So you want to work in social policy?

At our ‘How to get into social policy and other policy roles’ event on 25 January 2022, professionals working in this area shared insight into what it’s like and gave practical advice on how to get there.

Below are their eight top tips – scroll to the end to access the recording and more.

1. It’s ok not to know what you want to do

Everyone knows what they want to do when they graduate, right?


And our speakers were no exception: one started out in engineering before moving to internet policy; another moved from accountancy into a research internship and then decided to stay in this area.

The resounding message: don’t panic if you haven’t got your career plans sorted by the time you graduate. Use your time now to explore possibilities and focus on developing your skills, interests and experience.


2. Be open-minded about your first graduate role

Even if your first job isn’t what you want to end up doing, getting your foot in the door is important. Once you are ‘in’ an organisation, there is a lot more scope for moving around.

Each job allows you to understand more about yourself and to develop  skills and experience – all helpful in figuring out what you want from your career.

3. Reflect on your desired impact

If you want to work in policy, you probably aspire to making a positive impact in your area of interest. By reflecting on your values and interests, you are more likely to find this meaning in your career. Use our self-reflection quizzes to get started.

The Bristol Futures online courses can open your mind to current issues and help you to develop a global, multidisciplinary perspective.


4. If you want to work for a think tank

There are various types of roles available:

  • Research – gathering data, analysing, running polls, writing up findings.
  • Events – a busy role which gives lots of varied experience.
  • Communications – potential for moving into journalism, lobbying, working for the parties.
  • Fundraising

Most think tanks recruit graduates through internships, which tend to be 3-6 months long and in London.

Find out more about working for a think tank and current vacancies on Smart Thinking.

5. THE skills that social policy employers want

  • Writing – crucial for a researcher. Get experience e.g. writing for Epigram or another publication, create your own blog.
  • Interest in politics and policy – keep up to date with current issues and develop an opinion – this shows real engagement and an individual way of thinking.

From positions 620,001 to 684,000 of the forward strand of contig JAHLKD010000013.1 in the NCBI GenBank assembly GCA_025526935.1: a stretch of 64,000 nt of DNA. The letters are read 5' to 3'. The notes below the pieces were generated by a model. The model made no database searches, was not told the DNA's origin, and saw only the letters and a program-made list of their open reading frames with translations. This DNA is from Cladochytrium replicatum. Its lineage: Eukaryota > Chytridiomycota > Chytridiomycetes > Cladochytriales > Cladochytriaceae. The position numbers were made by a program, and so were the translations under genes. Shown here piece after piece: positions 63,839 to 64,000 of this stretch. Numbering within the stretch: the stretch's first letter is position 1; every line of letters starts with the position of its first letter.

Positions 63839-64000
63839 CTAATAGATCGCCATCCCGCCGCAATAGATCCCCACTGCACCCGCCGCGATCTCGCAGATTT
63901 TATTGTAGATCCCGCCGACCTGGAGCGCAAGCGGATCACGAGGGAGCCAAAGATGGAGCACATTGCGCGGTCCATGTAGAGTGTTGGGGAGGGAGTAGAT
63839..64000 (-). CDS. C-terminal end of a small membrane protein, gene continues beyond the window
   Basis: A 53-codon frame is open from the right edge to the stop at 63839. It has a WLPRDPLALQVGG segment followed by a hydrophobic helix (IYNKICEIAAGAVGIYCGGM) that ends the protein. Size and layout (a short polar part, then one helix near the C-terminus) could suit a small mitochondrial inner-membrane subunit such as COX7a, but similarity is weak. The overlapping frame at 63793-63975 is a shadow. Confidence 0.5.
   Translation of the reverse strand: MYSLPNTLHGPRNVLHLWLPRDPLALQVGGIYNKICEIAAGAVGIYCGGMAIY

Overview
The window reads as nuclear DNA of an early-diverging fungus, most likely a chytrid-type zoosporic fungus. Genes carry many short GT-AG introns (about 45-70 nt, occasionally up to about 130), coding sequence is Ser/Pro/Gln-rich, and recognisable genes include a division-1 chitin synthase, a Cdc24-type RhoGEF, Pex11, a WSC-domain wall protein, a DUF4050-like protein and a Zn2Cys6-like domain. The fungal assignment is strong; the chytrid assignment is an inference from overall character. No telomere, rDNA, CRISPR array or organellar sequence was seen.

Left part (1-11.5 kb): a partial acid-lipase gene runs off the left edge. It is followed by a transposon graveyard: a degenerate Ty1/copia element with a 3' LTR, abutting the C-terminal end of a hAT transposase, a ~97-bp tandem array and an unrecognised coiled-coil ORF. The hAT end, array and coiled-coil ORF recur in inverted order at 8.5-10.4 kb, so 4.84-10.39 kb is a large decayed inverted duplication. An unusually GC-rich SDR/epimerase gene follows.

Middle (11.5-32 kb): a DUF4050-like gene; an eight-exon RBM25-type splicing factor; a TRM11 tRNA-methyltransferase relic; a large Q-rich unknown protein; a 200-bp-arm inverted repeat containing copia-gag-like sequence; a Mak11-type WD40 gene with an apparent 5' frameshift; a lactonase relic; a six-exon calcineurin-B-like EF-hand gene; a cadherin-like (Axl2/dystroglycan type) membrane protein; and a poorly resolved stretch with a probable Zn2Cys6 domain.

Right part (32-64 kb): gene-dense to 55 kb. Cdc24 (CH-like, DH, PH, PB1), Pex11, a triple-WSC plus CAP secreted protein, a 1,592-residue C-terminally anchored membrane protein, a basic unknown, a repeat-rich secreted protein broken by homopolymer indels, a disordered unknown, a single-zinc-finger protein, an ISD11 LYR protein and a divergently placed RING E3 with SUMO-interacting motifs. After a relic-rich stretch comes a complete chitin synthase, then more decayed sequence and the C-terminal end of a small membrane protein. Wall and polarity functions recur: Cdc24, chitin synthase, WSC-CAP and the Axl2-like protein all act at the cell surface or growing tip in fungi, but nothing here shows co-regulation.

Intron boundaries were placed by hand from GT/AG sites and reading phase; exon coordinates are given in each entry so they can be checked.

• Data crunching / visualisation and Excel – increasingly important. Explore Coursera’s short courses in this area.
  • Political acuity – understanding who will be consuming your information and the market you’re working in.

6. Work experience in smaller organisations

This can expose you to more learning and skills development than in a larger organisation.

Applications to these organisations are often (not always) speculative, but you must research so your approach is persuasive. The University’s SME Internship Scheme offers funding for internships at organisations you have approached speculatively – so is a great way to get experience in smaller organisations. Find out more in our speculative applications guide.

Don’t forget that developing skills and interests through extra-curricular activities, such as being part of a student society, is also very valuable for your CV.


7. Advice for applications and interviews

Be clear on why you want to work for a particular organisation – i.e. know what they focus on, their core values and political allegiance.

At interview – show what you can do for the organisation, rather than what they can do for you. So instead of saying you want to work for them because it will be a great starting point for your career, focus on the skills and value you will bring to them.

Use our application and interview resources to give yourself the biggest chance of success.

8. Do I need a Master’s to work in public policy?

It depends on the area of public policy.

A master’s generally won’t be required for entry-level roles, but might be for more technical positions – e.g. data analysis for the IFS.

Research the entry requirements for roles and organisations you’re interested in. Experience and training gained within an organisation can often be more valuable than a postgrad qualification.

Find out more: